The next day he approached two Hebrews that were fighting and asked the aggressor how he could hit a fellow Hebrew like that? The man asked Moses what kind of authority he was, and whether Moses would slay him the same as the Egyptian the day before. When Moses realized that his deed was known he became frightened.

When word got back to the Pharaoh, he sent an order for Moses' arrest and execution, forcing Moses to flee to the land of Midian.

As he sat beside the well one day in Midian, seven girls came to draw water for their flocks before being chased away by some shepherds. Moses then came to their aid and helped them water their flocks. When the girls returned home, their father was surprised to see them home so quickly. They told them how Moses had rescued them from the shepherds and helped them water their flocks. Their father Reuel invited Moses to supper, and afterward to come live with them.

Reuel gave Moses one of his daughters, Zipporah, as his wife. Together they had a child named Gershom (meaning "foreigner").

Several years later, the Pharaoh had died, and the Israelis were still burdened by their slavery. They wept before God, who heard their cries from heaven, remembering his promise to Abraham, Isaac, and Jacob to return their descendants to the land of Canaan. Looking down upon them, he realized that the time had come for their rescue.
Thoughts:It is here that we are introduced to Moses, a Hebrew infant from the tribe of Levi who is sent sailing in a reed boat by his mother in order to save him from his death.

Moses' stories are of particular note, as it is believed that the first five books of the Old Testament (Genesis, Exodus, Leviticus, Numbers, and Deuteronomy) are supposedly authored by him.

The Pharaoh's daughter finds Moses floating along the river's edge and adopts him. Unbeknown to the princess who finds him, the baby's sister had been watching over his nautical journey and suggests her that her mother can nurse the baby for her. Moses' mother returns the child when he is old enough and Moses goes to live with the Pharaoh's daughter.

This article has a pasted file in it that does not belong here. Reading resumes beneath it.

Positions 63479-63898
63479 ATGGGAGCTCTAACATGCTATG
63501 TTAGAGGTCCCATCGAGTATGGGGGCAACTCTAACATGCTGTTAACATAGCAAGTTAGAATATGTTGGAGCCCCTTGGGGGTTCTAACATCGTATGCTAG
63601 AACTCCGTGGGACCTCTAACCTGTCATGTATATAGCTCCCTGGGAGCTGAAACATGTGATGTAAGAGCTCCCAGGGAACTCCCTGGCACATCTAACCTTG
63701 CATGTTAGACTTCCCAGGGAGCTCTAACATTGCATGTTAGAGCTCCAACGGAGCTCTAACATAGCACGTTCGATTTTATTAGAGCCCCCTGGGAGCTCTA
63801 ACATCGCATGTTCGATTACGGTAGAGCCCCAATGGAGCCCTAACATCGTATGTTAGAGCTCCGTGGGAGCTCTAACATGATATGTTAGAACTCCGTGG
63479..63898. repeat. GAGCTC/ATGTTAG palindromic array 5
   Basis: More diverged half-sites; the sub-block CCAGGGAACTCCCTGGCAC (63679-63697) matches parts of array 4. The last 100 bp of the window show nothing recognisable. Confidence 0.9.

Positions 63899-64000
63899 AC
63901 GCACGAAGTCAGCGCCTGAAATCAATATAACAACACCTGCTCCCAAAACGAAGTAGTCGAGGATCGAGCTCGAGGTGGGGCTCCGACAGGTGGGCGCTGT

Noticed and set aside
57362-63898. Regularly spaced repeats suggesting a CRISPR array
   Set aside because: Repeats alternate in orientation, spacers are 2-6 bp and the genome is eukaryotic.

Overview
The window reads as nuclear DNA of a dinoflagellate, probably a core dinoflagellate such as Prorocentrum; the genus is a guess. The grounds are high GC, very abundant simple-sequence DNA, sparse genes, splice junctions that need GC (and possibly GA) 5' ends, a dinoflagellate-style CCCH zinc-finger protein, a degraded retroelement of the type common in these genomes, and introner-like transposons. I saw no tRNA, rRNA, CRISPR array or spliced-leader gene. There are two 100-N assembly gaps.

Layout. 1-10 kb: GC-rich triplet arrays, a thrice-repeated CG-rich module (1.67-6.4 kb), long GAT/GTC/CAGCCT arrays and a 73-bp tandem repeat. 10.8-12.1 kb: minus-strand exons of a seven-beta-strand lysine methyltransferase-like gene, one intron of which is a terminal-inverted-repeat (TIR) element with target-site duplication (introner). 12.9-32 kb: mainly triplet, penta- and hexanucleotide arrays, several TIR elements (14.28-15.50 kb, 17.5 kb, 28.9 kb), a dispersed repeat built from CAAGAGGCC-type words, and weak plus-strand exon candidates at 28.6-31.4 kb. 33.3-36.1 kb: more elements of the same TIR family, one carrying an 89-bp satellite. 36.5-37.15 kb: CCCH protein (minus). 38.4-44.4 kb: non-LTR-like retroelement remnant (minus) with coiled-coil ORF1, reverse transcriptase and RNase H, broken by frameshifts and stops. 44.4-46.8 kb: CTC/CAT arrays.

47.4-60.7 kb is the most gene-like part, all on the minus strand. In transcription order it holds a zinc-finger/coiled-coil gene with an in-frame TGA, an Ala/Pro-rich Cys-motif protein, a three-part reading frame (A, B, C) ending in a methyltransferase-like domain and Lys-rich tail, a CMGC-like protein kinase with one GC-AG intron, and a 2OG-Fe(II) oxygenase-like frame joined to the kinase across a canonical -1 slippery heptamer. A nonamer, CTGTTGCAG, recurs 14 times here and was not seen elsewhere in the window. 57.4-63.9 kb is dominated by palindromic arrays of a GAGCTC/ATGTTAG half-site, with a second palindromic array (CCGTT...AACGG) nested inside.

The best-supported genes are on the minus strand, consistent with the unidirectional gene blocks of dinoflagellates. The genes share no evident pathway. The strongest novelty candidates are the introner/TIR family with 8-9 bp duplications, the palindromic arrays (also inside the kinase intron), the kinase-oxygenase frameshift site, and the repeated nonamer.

We now pick back up into the story finding Moses as an adult wanting to visit his fellow Hebrews. Upon seeing an Egyptian strike and knock a Hebrew to the ground, he decides to retaliate with murder.

Word gets out about Moses' killing and a death sentence is placed on his head. He skips town and heads to the land of Midia where he stumbles upon seven (there's that number again) girls unsuccessfully trying to procure water from a well while being chased off by some shepherds. Moses gives them a hand, in gratitude the girls' father invites him to stay with them.

The number seven, as I have mentioned before (specifically in my commentary on Genesis: Chapter 46) holds a mystical significance and is not surprising to see it's appearance here. When we consider that Moses is alleged to have written this passage, it's peculiar as to why he would specify the exact number of girls (which happen to be the mystical number of seven) instead of a generic term of "a couple of girls", "a group of girls", or something to that effect. While it's possible we could take this as just a simple observation, it's peculiar to see the number seven make another appearance.

The girls' father Reuel, then gives Moses his daughter Zipporah as a wife, and she bears him a child named Gershom - meaning Foreigner, alluding to his own status as a stranger in a foreign land.

A couple of years later, the Pharaoh has now died while the Israelis continue to suffer under oppressive slavery. God decides now is the opportune time to lead the descendants of Abraham, Isaac, and Jacob back to their promised land in Canaan.

Also interesting of note is the parallels between another Semitic legend King Sargon of Akkad. An Assyrian text from the 7th century B.C.E. that purports to be his autobiography - placing that around the 2300 B.C.E., is written:
My mother was a high priestess, my father I knew not. The brothers of my father loved the hills. My city is Azupiranu, which is situated on the banks of the Euphrates. My high priestess mother conceived me, in secret she bore me. She set me in a basket of rushes, with bitumen she sealed my lid. She cast me into the river which rose over me. The river bore me up and carried me to Akki, the drawer of water. Akki, the drawer of water, took me as his son and reared me. Akki, the drawer of water, appointed me as his gardener. While I was a gardener, Ishtar granted me her love, and for four and […] years I exercised kingship
If the dating is accurate, this predates the events as described in Exodus. It's certainly worth thinking about in terms of the way religion and mythology borrow from each other.